My Digital Pew
- Jan 30, 2015
- Blog Feed
My dear people:
This past week, it came: the flu. Like a freight train I didn’t see coming, it ran upon my tracks and derailed my plans. For an hour, I thought I’d push through, but alas, I realized there was nothing to do but call the doctor, take the Tamiflu, and get in bed.
Sunday morning, I was better but not well. So, I tuned in to Holy Innocents via our online feed, going to Facebook and clicking on the link found there. At 9:00am, I was a little late, but did join some twenty-five other people watching. Really! There’s twenty-five of us here together, watching all over Atlanta, all over the country? Immediately, I went into work mode, the trapping of being a priest. Pay attention. Take notes. See what’s not working. See how to make the experience more holy, sacred, connected to the community.
But like the reading from Jonah that morning, a reading in which God “changed his mind,” I was tuning in for a surprise. Just like the flu which I didn’t see coming, God was getting ready to derail me, to change me.
Tuning in again at 11:15pm to watch from beginning to end, a parishioner commented via Facebook that he was thankful for the link, also attending online. Watching with him and wanting to connect, I responded that I was home with the flu in the “pew” next to him. This simple exchange revealed another parishioner in the pew with us, who responded that I would be in her Prayers of the People.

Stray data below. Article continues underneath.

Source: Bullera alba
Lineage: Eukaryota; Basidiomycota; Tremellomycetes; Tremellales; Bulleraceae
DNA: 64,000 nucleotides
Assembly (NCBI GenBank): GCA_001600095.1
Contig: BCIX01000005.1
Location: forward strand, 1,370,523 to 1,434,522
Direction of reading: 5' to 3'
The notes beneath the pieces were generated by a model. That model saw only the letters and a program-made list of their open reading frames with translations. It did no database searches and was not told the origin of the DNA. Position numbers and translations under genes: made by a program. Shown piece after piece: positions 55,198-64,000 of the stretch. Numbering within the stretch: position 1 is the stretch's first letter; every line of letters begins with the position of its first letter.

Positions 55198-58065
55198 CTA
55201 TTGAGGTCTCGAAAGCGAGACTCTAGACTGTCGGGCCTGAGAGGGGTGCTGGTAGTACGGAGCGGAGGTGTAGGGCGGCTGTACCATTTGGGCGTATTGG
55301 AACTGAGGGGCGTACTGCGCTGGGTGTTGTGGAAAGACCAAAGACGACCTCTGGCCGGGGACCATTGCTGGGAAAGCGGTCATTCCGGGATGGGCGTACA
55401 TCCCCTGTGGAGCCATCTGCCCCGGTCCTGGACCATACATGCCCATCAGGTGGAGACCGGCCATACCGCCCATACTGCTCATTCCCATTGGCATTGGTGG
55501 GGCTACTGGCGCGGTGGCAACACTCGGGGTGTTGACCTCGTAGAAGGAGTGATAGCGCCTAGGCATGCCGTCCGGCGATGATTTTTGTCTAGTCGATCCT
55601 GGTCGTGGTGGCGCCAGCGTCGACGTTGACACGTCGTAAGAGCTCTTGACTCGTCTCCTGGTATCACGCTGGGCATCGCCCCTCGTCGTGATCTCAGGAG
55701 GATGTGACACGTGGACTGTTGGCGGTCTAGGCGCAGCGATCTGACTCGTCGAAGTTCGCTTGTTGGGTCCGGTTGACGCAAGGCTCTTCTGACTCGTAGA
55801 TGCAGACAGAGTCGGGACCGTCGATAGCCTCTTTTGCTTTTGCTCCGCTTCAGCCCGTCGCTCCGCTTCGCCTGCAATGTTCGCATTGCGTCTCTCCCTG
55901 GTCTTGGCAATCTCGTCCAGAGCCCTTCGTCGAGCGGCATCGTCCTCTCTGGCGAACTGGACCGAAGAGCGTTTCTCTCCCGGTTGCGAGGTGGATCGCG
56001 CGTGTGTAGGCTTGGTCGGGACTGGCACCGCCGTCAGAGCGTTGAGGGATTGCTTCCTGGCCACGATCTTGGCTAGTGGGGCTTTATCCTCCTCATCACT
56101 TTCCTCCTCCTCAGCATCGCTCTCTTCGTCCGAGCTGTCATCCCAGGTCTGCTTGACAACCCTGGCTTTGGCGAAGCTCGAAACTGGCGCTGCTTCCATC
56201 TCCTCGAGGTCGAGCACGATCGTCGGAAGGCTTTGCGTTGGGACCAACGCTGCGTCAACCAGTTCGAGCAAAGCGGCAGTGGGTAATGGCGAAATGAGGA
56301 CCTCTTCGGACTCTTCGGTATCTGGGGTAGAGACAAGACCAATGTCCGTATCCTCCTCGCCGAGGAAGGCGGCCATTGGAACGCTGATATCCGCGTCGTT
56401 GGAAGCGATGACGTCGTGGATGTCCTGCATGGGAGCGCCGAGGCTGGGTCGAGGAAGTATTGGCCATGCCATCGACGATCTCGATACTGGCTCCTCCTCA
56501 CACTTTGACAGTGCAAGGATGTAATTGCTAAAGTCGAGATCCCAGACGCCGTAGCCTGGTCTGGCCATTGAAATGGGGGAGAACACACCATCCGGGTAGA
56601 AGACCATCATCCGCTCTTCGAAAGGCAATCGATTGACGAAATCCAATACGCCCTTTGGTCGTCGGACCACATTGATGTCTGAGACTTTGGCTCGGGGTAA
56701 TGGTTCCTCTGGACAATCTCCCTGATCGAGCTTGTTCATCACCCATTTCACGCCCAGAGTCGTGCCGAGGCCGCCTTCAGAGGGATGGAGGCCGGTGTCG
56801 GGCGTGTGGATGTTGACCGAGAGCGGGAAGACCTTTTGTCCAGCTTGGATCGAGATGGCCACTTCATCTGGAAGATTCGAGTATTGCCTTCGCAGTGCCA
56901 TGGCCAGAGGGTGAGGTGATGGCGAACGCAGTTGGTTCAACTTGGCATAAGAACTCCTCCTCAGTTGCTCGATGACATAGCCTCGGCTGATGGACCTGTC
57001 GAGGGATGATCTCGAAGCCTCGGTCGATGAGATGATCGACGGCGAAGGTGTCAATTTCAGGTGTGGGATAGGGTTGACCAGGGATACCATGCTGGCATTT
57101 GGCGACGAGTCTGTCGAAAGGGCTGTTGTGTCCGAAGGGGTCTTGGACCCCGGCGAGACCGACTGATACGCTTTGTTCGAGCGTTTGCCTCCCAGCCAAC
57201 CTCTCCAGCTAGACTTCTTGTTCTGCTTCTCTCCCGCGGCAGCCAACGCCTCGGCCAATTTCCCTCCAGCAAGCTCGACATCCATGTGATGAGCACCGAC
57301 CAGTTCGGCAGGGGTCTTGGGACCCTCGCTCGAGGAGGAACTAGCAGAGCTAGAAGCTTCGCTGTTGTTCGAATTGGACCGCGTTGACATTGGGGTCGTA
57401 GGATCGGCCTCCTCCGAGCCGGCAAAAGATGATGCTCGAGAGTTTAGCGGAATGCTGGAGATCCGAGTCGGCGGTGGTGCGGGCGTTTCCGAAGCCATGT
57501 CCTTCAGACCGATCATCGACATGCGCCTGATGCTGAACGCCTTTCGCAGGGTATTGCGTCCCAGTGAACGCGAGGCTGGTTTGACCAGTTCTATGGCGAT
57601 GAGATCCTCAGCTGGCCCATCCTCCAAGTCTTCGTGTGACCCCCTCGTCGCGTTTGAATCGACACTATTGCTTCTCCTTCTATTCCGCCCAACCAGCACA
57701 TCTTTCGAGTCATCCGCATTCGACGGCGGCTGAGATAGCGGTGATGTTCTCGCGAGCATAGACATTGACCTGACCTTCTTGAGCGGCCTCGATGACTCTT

I realized that I was not watching the liturgy. I was participating in the glorification of God in the community of the faithful. No, it wasn’t the same as being there incarnate; I could never relinquish standing with my fellow brothers and sisters. But being together in that digital pew was being connected to the Body of Christ, nourishing my life. Through word and sacrament, readings, hymns, anthems, and service, I was present. I was there. More importantly, I was able to let go of the cares and occupations of this life and glorify God in his holy temple.
Smartphones, social media, and all the ways we stay connected can isolate us. Any communication tool can. So some said when the printing press made books available to the masses, when the telegraph put the Pony Express out of business, and when telephones ended conversations on the front porch.
But on Sunday, I was in the pew, I heard the Prayers of the Church, and my mind was changed.
Correction: my heart was strangely warmed.